"Who's Marsha Johnson?"
Marsha P. Johnson was a beloved and revered figure of the New York City LGBT community from the 1960's to '1990’s, fighting back against the police raids during the Stonewall Riots of 1969. Legend has it she threw the first brick in the stonewall riots. She was regarded as a mother figure, specifically helping the homeless. In 1992, Marsha's body was found in the Hudson River and police wrote the death off as suicide, but many believe Johnson was the victim of a hate crime.
When we started talking to people about this leader and unsung hero of our community, the question we kept getting asked was “Who’s Marsha Johnson?” Queers of all ages did not know who she was. Was this because she was trans? was this because she was black? Did she not fit into the narrative that our community felt comfortable presenting to the world?
You gotta dig deep when looking for real queer history, it's there, but it's hidden. It's been hidden by men in ties for hundreds of years, we happened, we loved, we fucked and we got white washed over. History is written by the victors and queers were rarely the victors in this ongoing battle of sexes, genders, colors and tastes. But even in our own recent queer folklore, there are stories that are missing, stories that should be told more, stories that we need to fill in the gaps. But our community has done its own white washing. We have covered up and re-written the past. No fats no femmes? We may see it all over “Grindr” now, but we have been conditioned to think this through the ages. Sissies,drag queens, non traditional body types, people of color, it's all missing from our story. Its been “made pretty”.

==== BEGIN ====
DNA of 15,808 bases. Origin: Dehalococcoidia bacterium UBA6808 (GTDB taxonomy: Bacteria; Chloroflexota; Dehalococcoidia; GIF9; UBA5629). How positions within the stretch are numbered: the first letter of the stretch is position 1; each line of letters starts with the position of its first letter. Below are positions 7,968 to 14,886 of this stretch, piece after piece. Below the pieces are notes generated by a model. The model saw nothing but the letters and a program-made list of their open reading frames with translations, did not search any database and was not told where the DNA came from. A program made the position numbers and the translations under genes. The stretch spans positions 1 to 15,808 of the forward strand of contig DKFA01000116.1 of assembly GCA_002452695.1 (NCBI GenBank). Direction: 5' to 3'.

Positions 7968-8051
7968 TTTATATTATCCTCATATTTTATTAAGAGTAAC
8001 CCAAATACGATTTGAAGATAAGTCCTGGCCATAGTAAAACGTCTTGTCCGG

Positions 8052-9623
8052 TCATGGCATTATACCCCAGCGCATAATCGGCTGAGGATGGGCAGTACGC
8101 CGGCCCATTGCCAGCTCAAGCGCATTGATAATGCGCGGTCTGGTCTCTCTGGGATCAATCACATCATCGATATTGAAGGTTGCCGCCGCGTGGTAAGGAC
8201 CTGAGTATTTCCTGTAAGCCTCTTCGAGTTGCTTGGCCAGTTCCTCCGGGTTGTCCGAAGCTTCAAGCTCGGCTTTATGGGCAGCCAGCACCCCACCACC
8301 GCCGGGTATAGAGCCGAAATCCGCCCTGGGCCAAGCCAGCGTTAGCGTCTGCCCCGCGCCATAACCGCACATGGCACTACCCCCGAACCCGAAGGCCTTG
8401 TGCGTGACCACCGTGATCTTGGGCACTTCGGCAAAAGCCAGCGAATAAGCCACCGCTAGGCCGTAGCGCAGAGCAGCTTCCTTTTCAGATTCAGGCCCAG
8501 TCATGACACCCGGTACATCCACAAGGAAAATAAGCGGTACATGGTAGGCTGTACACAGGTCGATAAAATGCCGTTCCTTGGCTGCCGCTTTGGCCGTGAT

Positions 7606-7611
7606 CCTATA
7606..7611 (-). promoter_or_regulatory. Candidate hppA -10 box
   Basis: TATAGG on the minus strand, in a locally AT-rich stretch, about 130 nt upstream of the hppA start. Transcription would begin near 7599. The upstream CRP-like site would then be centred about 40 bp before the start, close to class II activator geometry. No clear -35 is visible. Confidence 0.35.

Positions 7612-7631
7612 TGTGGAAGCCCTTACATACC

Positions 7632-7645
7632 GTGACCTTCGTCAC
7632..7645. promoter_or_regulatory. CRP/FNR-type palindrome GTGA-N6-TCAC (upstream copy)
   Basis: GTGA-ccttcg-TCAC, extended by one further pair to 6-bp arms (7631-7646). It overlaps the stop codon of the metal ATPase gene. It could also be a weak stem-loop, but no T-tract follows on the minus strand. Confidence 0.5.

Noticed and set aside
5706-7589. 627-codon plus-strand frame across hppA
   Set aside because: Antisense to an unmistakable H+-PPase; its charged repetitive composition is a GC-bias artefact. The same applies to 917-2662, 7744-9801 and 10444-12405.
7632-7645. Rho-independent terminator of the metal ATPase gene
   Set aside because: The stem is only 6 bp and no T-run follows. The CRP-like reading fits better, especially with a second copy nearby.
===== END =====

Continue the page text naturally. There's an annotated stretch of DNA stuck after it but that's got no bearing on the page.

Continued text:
Drag queens have been our leaders, our voices, and our community organizers since the 1950's. Perhaps its because they were THAT much more marginalized that they felt what else could they loose by really being themselves. But our community was ashamed of them. Yet they still lead us and loved us. When it came time for some legal protections to be granted to the LGBT community, the T was left out. When it came time for us to stand up for them, we were silent. Yet they stuck with us. We have always treated our drag queens like royalty in the clubs, but in the cold harsh morning light, we ignored them in the street. Where as they were still dolled up but we had removed our drag so as to fit in with the world. Our community will be forever haunted by the ghosts of drag queens, kings and trans folks who we have let down time and time again.
This image of Marsha P. Johnson is present in each of the following images. It is a homage to a leader, a fighter and a hero. We are where we are today because of people like her, people who our community has done little to commemorate.
A collaborative project by Robbie Sweeny and Vain Hein. Models: Jem Jehova and Vain Hein
A collaborative project by Robbie Sweeny and Vain Hein. Models: Robbie Sweeny and Jem Jehova
A collaborative project by Robbie Sweeny and Vein Hein. Models: Jem Jehova and Krylon Superstar
A collaborative project by Robbie Sweeny and Vain Hein. Models: Jem Jehova and Vesper Synd
A collaborative project by Robbie Sweeny and Vain Hein. Models: Jem Jehova, San Cha and Vain Hein
A collaborative project by Robbie Sweeny and Vain Hein. Models: Jem Jehova and Krylon Superstar